You recently explained that you no longer wished to be a candidate for the presidency of the DP and that you were no longer interested in a new mandate at the ministry of family and integration if your party remained in power after the next general election in October 2023. However, you seem interested in the post of mayor of Luxembourg City...
Corinne Cahen (DP): No, I have not said that I would like to become mayor. It is the press that announces it. I just say that I love my city. There is a difference...
So you’re not interested in the post of mayor for the next municipal elections in June 2023?
It's far too early to talk about it and we have a great mayor in Lydie (Polfer). Once the strategy is defined, we will talk about it.
When you made these announcements, you must have expected the press to wonder whether your political future does not lie in the City of Luxembourg…
Of course. But I repeat that it is too early. What you want is an answer. And I cannot give you one at the moment…
I have always maintained that two terms were enough. I'm not a 'do as I say, not as I do' kind of person, so I apply my principles.
Have you already discussed these elections in June 2023 with Lydie Polfer?
Naturally. As president (of the DP), I am in constant contact with her. As was the case in 2017, before the previous elections, by the way. There is really no misunderstanding between us.
One might think that she asked you if you wanted to run? We know that within your party, things have sometimes been tense for the City of Luxembourg...
To my knowledge, this has only happened once. And I was not yet in the party. In 2005, I was still a journalist when Paul Helminger and Lydie Polfer both wanted to become mayor. So we had a double head of list…
Could it happen again this time?
Nothing is excluded. But, I repeat, there is no problem between Lydie and me. You know, if I take the last communal elections, a year to a year and a half before the ballot, we didn't yet know the different candidates, heads of list, etc.
This decision to leave the presidency is not recent. I had already told them as early as 2019, the day after the European elections.
At the moment, I have a lot of work to do at the ministry of family. Files that are close to my heart. We have a major reform underway on structures and services for the elderly, but also the law on integration, which should give residents of foreign origin the right to vote in the 2023 municipal elections, even if they have been living here for less than five years. At the moment, I'm a bit overwhelmed by all this.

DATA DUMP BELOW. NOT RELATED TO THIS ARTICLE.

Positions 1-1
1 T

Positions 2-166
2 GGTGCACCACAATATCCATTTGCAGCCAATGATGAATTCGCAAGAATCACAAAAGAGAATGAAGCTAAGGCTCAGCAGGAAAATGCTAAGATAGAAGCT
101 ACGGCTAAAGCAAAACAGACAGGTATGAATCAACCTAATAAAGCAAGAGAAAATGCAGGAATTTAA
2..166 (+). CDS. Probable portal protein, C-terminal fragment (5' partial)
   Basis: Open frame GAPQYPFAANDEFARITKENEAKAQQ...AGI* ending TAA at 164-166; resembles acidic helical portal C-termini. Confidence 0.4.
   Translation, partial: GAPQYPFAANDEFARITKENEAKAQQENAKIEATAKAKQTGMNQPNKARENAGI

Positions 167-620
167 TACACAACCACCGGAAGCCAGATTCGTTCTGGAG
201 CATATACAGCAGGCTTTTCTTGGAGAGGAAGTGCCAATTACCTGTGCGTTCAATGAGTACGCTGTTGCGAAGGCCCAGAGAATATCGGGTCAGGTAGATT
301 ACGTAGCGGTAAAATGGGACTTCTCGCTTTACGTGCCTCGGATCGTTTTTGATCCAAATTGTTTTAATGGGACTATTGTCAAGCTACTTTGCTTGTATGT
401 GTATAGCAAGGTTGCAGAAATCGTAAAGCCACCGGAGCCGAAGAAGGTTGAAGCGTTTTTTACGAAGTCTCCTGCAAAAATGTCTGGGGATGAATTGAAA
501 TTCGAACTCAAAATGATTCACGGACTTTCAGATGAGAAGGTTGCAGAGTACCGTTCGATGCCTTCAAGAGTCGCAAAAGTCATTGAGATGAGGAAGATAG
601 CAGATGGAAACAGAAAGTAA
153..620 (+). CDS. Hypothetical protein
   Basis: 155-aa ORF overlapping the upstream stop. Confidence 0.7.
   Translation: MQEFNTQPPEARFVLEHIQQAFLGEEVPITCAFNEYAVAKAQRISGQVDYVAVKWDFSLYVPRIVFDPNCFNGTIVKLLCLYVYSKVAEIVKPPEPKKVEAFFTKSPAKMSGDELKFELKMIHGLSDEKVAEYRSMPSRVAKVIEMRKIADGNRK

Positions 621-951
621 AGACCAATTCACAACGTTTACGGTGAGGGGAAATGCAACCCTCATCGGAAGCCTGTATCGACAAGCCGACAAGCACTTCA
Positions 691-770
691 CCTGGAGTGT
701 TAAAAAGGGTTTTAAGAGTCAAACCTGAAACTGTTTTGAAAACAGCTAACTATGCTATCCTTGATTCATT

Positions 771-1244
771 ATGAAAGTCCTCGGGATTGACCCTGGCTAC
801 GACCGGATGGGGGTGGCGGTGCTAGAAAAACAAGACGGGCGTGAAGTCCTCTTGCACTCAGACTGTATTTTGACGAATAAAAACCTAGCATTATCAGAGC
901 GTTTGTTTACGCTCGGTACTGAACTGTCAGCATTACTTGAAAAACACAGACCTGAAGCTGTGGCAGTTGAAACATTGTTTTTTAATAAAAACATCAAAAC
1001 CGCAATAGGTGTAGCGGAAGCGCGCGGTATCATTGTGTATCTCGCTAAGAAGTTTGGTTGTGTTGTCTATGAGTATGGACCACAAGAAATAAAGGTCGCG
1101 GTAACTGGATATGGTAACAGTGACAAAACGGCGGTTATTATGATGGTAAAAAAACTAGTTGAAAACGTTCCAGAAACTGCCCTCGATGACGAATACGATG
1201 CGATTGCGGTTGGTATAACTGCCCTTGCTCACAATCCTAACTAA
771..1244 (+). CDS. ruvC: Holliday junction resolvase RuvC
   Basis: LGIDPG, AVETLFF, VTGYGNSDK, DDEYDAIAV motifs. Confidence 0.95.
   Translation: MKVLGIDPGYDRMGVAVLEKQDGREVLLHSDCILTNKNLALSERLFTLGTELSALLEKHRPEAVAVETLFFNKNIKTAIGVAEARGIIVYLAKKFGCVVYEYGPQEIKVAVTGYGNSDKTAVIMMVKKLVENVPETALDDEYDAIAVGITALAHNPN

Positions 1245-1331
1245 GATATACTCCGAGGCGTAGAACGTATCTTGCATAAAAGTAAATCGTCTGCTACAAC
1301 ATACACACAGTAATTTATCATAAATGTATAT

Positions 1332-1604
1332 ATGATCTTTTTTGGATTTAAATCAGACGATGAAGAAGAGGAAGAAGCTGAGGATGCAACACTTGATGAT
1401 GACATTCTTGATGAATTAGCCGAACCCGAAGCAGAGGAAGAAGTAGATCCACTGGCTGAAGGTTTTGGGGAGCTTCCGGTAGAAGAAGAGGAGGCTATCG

Through this double announcement, we thought we detected a need for change in you?
No. There is just a need to stick to my own convictions. I've always maintained that two terms were enough. I am not a 'do as I say, not as I do' type of person, so I stick to my principles. When I was president of the commercial union of the City of Luxembourg (clc), I was already driven by the same conviction. And since then I have stuck to it, in politics as elsewhere. For me, you come up with a programme that you put into practice and once that is done, you leave the place to someone else with new ideas. I like this job, but renewal is important in a party.
My presidency, which began in November 2015, will have lasted almost seven years. I will be available to help, I will also still be a minister, I will still be on the executive board and the steering committee. But I'm just not a candidate for the leadership of the party any more in view of the congress on 12 June. And this even if it is a function like I like, with a lot of fieldwork.
In your political career, you have reached a turning point...
I can tell you what I said to my mother a few days ago, namely that she has a daughter of almost 50 years who has not succeeded in life because she is still on a fixed-term contract (she smiles). Politics is not a profession. It's a function. I will have been president for seven years, with, in the end, a formidable record in my eyes.
So you have a good record of your presidency?
I think we can say that we have written a very good page in the history of the party. By winning the 2017 municipal elections and doubling our number of seats (from one to two, ed. note) two years later, in the European elections. We came out of this election as the strongest party. Without forgetting, of course, in between, the 2018 legislative elections. The latter was a great first for the DP because we kept the position of prime minister. This has never happened to us before. This is the success of a whole team.
Have you discussed these two "departures" with your close relations within the party, and in particular with the prime minister Xavier Bettel? Didn't they try to make you change your mind?
You know, we talk every day with Xavier. I have obviously discussed the subject with him, but also with Claude Meisch, Marc Hansen, Lex Delles, Gilles Baum, etc. They tried to convince me to continue, to deal with the double election scheduled for next year. But those who know me quickly understood. They know that it is difficult to change my mind. Besides, there was no secret. This decision to leave the presidency is not new. I had already told them in 2019, the day after the European meeting. Covid has shuffled the deck a bit, but now my mandate is coming to an end... Organising a campaign is really very demanding. But I have a family, five children.”
Who do you see succeeding you? After seven years as president, you must have an idea of the ideal profile...
Absolutely. But I won't give it to you (she smiles). If I tell you one, you'll start naming names. And I don't want to play that game. One or more people with real stature will apply. And I am very confident for the future of the party.
This article was first published in French on Paperjam, and was translated and edited for Delano. The second part of this interview will be published this Wednesday 11 May at 10am.